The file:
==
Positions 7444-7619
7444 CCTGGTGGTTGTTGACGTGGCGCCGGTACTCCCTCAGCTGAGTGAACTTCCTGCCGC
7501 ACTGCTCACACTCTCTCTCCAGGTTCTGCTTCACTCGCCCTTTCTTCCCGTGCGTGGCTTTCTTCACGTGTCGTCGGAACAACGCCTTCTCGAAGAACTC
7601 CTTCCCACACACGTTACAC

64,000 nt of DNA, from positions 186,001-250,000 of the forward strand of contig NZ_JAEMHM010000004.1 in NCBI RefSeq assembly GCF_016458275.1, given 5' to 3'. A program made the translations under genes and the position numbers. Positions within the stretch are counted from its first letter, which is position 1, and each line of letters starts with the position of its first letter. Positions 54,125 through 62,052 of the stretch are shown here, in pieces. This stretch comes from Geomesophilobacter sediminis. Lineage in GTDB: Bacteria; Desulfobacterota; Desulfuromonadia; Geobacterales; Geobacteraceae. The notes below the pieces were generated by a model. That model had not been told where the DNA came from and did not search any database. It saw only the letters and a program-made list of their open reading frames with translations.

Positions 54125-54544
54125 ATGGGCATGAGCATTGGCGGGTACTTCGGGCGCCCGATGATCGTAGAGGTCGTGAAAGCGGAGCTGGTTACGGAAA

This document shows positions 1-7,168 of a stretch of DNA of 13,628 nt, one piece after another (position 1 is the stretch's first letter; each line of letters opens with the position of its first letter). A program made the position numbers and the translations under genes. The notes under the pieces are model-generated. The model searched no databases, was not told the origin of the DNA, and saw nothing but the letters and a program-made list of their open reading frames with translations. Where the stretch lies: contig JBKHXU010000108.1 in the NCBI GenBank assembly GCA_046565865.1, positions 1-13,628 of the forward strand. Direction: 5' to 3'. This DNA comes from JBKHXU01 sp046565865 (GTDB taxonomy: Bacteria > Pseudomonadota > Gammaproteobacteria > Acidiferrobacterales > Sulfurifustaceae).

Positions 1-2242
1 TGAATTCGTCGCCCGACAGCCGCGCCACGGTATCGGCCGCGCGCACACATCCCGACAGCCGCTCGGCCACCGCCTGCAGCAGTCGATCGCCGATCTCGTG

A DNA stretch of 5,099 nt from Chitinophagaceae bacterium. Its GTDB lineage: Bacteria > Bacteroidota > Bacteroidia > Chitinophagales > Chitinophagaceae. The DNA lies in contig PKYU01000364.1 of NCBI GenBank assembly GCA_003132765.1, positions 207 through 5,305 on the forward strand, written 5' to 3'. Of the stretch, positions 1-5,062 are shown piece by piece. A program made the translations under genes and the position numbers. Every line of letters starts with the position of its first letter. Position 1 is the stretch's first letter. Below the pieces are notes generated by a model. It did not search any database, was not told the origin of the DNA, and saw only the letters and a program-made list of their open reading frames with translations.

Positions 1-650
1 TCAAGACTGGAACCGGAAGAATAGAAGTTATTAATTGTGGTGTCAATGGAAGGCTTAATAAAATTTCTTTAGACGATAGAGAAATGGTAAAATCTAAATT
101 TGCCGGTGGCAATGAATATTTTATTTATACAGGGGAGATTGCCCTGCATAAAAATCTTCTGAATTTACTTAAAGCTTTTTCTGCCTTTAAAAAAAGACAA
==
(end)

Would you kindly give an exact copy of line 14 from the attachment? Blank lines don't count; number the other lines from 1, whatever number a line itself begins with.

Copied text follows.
101 TGCCGGTGGCAATGAATATTTTATTTATACAGGGGAGATTGCCCTGCATAAAAATCTTCTGAATTTACTTAAAGCTTTTTCTGCCTTTAAAAAAAGACAA